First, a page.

Invasive Species Compendium

Detailed coverage of invasive species threatening livelihoods and the environment worldwide

Abstract

Emergency transboundary outbreak pest (ETOP) situation bulletin for February 2020 with a forecast through mind-April.

Abstract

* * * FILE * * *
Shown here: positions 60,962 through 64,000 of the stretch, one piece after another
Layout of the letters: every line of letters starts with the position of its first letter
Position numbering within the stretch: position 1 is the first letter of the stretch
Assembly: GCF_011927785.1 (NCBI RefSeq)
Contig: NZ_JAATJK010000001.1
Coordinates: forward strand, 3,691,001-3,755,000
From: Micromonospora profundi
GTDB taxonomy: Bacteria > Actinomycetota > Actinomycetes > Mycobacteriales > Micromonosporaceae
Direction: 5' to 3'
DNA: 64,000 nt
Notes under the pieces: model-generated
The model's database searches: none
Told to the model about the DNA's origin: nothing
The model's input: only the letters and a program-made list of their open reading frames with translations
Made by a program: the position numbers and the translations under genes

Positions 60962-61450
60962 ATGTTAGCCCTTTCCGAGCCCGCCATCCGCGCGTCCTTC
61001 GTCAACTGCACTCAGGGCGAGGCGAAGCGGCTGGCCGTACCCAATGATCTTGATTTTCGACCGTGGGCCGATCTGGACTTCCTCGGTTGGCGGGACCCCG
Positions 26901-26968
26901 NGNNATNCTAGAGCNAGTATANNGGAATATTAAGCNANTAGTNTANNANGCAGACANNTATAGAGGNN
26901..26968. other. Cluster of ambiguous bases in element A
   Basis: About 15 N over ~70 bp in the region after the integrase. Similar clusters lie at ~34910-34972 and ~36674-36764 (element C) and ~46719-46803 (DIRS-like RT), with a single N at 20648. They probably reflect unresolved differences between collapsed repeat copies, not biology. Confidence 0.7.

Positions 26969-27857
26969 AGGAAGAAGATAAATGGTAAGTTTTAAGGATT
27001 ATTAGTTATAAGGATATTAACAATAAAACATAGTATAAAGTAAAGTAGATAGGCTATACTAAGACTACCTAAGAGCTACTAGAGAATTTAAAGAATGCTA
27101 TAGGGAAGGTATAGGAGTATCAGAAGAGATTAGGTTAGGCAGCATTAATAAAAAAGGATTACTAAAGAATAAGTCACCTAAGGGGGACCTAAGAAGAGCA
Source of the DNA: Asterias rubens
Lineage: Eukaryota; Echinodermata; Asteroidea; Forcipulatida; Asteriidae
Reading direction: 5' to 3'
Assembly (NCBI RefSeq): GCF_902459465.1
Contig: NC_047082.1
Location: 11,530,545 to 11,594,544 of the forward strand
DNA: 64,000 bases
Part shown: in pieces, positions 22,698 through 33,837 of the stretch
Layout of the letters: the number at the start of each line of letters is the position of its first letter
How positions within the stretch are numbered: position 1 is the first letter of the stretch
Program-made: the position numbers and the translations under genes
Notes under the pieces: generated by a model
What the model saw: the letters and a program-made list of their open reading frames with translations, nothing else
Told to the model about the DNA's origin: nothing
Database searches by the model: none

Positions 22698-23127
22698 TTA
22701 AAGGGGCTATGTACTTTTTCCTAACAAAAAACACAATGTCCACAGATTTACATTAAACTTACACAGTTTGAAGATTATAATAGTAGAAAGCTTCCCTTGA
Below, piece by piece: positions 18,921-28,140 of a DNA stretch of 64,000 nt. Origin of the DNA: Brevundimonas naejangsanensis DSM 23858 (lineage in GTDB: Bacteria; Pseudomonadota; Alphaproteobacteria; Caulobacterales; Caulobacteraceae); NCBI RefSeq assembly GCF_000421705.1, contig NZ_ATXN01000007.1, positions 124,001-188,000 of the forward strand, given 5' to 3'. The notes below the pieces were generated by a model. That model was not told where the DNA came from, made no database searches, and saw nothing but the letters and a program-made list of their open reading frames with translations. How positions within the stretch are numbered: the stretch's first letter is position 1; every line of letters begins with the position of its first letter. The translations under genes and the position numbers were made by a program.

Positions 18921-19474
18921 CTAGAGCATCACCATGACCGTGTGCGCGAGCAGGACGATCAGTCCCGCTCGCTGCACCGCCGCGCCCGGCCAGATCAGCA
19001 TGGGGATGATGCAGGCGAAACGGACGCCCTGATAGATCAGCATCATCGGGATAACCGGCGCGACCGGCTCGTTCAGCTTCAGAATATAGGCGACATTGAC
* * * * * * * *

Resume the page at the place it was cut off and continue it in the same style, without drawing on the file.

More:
The Desert Locust (Schistoseca gregaria - SGR1): SGR situation remained extremely alarming in the central outbreak region (COR) where massive swarms and hoppers and bands were formed and continued spreading throughout the greater Horn of Africa during February. Aerial and/or ground control operations continued in progress in Ethiopia and Kenya and to some extent in northern Somalia during this month. Mature adult locusts reached northern Tanzania, Uganda, and South Sudan and were detected in northeastern DRC on February 21st (the last time locusts were reported in DRC was 1944). New hoppers and swarm formations are in progress and posing even greater threats to food security and livelihoods of vulnerable communities and people in the Horn in the coming months. Survey and control operations continued in Eritrea, Sudan, Saudi Arabia, Oman and Yemen. Dense immature swarms from Saudi Arabia and Yemen were carried by strong wind to Persian Gulf in February. Swarms reached Kuwait, Bahrain, Qatar and along the west coast of Iran between Bushehr and Kish Island on 20-21 February where control operations were launched. In the eastern outbreak region (EOR), breeding continued in southeastern Iran and control operations were carried out against residual populations in Rajasthan India and a few small swarms appeared in cropping areas in Punjab, Baluchistan and other adjacent areas in Pakistan. More swarms are likely to appear during the southerly winds. The western outbreak region (WOR) remained relatively calm during this month http://www.fao.org/ag/locusts/en/info/info/index.html. Forecast: Breeding will continue and dramatically increase locust numbers in the Horn of Africa. Locust numbers will also increase along coastal areas in Eritrea, Sudan, the interior of the Arabian Peninsula, Iran and western Pakistan. Small-scale breeding is likely in the western outbreak region during the forecast period. FAO estimates some 20.2 million people are facing severe acute food insecurity (Integrated Food Security Phase Classification [IPC] Phases 3 and above) in the Greater Horn of Africa. With the main growing season coming up in the region, locusts threaten to push this figure even higher. Efforts must be made to prevent the current upsurge from reaching a plague stage. Host country governments in the region have been leading intensive surveillance and control operations but the needs are outpacing their efforts. If swarms remain unabated in the coming several weeks and months, we could see dramatic population increase by June, much worse than the situation over the past months. Timely preventive/curative control must be supported with adequate resources to detect and abate locust populations as quickly as possible. Resources are also needed to protect the livelihoods of farmers and pastoralists and ensure they meet their immediate food needs and inputs to restore production. The Food and Agriculture Organization of the United Nations (FAO) has revised its Horn of Africa appeal taking into account emerging needs. For this, FAO urgently requested USD 138 million to support locust surveillance and control, safeguard livelihoods, and enhance coordination and preparedness in the Horn of Africa (UN/FAO). FAO also launched a proactive appeal for USD 15.8 to support Sudan and Yemen in the coming several months. It is advised that all frontline and invasion countries remain vigilant and intensify surveillance, monitoring and rapid and timely interventions. Development and humanitarian partners encouraged to remain generous in providing support to reduce the burden of the locust invasions on food security and livelihoods of vulnerable peoples and communities.